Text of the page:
But if insurance premiums alarm consumers, others worry the initiative would arm a more dangerous threat: government.

"I don't think the government has any place regulating a free business," said Mike Joseph, a Camarillo painter.

Marvin Bryan, a retired general contractor from Upper Ojai, was more succinct. "The less government the better," he said.

The California Medical Association, which represents 35,000 doctors in California, is fighting the coalition.

That doesn't faze Dr. Mohammad Gharavi, a Thousand Oaks heart and lung surgeon who complains the cost of insuring his practice's employees has doubled in five years. Rising premiums hurt patients more, he said.

"I think there should be some control," Gharavi said, noting he's wary of regulation but is more fearful of the profit motive driving private insurers. "If I had a choice of insurance companies controlling it or the government controlling it, I'd rather have the government."

The initiative forces the insurance companies to pay fees that would fund the cost of the rate regulation program.

Phinney of the California Medical Association said insurers won't absorb the costs but will pass them on to consumers, meaning a larger chunk of premiums will be spent on rate regulation and not medical care.

"It's going to make it more difficult for more people to get the care they need," he said.

Court said the administrative costs will be a drop in the hat for insurance companies. He noted 34 other states and the District of Columbia give insurance regulators power to approve health insurance rate hikes.

But legislative proposals in California — opposed by health care organizations — have consistently failed.

"It's time for the voters to have their say," he said.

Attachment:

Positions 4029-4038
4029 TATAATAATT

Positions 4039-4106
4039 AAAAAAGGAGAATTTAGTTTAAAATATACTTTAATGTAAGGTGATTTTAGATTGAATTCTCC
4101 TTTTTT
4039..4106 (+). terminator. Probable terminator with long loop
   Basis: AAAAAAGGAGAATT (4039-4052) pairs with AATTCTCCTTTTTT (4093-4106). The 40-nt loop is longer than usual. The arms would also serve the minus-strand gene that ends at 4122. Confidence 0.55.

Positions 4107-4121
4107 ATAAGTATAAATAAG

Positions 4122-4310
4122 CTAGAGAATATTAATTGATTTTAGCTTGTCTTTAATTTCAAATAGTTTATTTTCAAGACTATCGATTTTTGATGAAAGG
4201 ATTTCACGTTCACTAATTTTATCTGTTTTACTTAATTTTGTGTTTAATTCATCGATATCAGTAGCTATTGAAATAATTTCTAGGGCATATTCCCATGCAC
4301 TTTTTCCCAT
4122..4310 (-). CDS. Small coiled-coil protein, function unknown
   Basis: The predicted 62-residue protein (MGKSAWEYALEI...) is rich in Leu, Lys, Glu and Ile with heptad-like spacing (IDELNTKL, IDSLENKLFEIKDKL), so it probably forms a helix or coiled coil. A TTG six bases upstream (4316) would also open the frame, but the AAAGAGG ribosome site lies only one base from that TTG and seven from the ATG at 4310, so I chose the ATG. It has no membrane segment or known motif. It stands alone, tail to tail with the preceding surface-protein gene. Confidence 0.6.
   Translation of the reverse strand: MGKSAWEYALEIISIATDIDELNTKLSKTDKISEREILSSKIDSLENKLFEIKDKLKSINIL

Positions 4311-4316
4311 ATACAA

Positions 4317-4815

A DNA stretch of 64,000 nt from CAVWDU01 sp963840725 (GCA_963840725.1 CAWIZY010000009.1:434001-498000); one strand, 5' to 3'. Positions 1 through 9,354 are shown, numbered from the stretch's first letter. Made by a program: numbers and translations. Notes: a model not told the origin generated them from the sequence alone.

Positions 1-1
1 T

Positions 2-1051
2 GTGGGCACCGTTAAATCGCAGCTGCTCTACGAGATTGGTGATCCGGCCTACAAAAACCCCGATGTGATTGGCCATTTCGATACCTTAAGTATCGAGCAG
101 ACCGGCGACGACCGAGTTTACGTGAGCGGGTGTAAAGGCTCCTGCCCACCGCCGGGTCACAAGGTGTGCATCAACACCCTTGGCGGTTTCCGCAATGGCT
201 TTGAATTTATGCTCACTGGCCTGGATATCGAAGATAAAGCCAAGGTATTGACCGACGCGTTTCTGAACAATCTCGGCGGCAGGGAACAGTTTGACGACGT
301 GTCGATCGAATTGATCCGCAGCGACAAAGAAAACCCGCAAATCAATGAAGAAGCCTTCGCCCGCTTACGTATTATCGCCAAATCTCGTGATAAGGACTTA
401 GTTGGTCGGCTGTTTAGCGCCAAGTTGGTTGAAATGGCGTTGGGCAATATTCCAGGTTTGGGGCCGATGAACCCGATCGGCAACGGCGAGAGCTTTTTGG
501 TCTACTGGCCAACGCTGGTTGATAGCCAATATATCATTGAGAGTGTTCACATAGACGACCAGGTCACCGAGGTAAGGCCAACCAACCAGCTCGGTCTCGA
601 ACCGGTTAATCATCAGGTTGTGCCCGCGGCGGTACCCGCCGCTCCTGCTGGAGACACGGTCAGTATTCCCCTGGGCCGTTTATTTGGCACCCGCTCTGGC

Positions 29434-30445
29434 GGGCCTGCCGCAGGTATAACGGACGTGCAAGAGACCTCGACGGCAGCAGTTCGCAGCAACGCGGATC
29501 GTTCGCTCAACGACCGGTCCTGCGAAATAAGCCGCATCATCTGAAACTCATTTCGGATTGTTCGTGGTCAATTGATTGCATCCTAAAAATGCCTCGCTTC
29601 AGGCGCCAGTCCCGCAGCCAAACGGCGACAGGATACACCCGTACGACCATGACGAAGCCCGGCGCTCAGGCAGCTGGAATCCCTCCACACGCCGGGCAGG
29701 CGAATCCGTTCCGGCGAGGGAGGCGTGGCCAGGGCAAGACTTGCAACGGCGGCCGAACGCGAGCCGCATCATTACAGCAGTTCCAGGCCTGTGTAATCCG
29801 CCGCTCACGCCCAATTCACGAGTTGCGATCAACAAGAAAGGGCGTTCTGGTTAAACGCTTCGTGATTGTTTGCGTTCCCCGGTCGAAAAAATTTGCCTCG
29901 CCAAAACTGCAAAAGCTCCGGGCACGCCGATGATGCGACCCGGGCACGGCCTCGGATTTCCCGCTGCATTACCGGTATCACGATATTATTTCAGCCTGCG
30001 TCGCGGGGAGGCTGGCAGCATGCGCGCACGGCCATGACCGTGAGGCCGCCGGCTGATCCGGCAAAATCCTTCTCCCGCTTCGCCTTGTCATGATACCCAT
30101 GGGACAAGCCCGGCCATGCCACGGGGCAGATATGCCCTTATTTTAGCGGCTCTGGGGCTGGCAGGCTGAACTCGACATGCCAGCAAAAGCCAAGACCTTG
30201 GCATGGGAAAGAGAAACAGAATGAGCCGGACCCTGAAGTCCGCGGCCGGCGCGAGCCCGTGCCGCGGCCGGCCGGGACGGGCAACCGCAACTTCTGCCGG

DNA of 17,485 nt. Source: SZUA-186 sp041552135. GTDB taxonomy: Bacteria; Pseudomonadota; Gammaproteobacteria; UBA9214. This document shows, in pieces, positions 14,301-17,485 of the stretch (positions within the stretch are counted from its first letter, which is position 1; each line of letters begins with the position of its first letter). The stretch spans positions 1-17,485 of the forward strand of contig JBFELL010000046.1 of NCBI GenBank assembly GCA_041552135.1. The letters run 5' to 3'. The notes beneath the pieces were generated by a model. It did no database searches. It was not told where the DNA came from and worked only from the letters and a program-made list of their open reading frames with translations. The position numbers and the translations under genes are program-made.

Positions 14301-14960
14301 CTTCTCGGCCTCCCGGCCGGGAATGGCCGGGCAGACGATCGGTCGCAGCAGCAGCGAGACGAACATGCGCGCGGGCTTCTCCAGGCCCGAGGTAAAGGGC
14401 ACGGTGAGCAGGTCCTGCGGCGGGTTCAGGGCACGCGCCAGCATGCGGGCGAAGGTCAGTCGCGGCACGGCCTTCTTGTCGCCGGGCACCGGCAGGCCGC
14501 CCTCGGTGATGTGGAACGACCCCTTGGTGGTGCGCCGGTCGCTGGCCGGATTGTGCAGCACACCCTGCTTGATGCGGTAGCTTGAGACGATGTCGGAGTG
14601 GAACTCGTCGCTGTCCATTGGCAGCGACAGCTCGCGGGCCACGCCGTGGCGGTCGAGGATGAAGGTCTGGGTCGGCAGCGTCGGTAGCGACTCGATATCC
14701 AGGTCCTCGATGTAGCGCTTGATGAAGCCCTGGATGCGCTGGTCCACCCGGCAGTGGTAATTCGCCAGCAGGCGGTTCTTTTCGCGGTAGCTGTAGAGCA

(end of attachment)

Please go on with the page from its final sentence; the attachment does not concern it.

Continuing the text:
Both sides are unleashing uppercuts. Opponents contend Consumer Watchdog is motivated by the fees the initiative would give advocates and lawyers who intervene to block proposed rate hikes. Court said the California Medical Association is involved because it's indebted to Kaiser Permanente for the membership fees paid for the HMO's doctors.

Each side denies the other's accusations. Fireworks often accompany rate regulation battles, said Anthony Wright, executive director of Health Access.

"This is a political fight waged between a very popular concept and powerful interests with lots of money," Wright said. His advocacy group has backed previous fights for rate regulation but won't take a position on the Consumer Watchdog initiative until it qualifies for the November ballot.

The coalition opposing the initiative is funded largely by Kaiser Foundation Health Plan, Anthem Blue Cross, Health Net and Blue Shield. Coalition spokeswoman Jennifer Wonnacott said the insurers and others are worried the initiative gives insurance commissioner Jones too much power.

Federal health care reform empowered government to review rate increases. The review contributed to four insurance companies reducing proposed increases by an average of 9.7 percent, according to a federal government report.

"That actually saved over 87,000 Californians a total of $1.6 million per month in premium increases," said Wonnacott, arguing the reviews are working.

But the current system relies on insurance companies agreeing to lower rate increases, said Wright. Advocates say the proposal doesn't mean rate hikes will be rejected, but rather that insurance companies will have to prove increases are needed.

The initiative has coalesced hospitals, insurers and physician associations, groups that often fight bitterly. They're strange bedfellows because of the shared fear the initiative will lead to a single-payer insurance system controlled by the government, said Jim Lott, executive vice president of the Hospital Association of Southern California.

"I think the proposition, unfortunately, has a very good chance of passing," he said, citing the possibility of refunds off existing rates. "It's offering them a rate cut right off the top. I think it's going to be very tempting for them."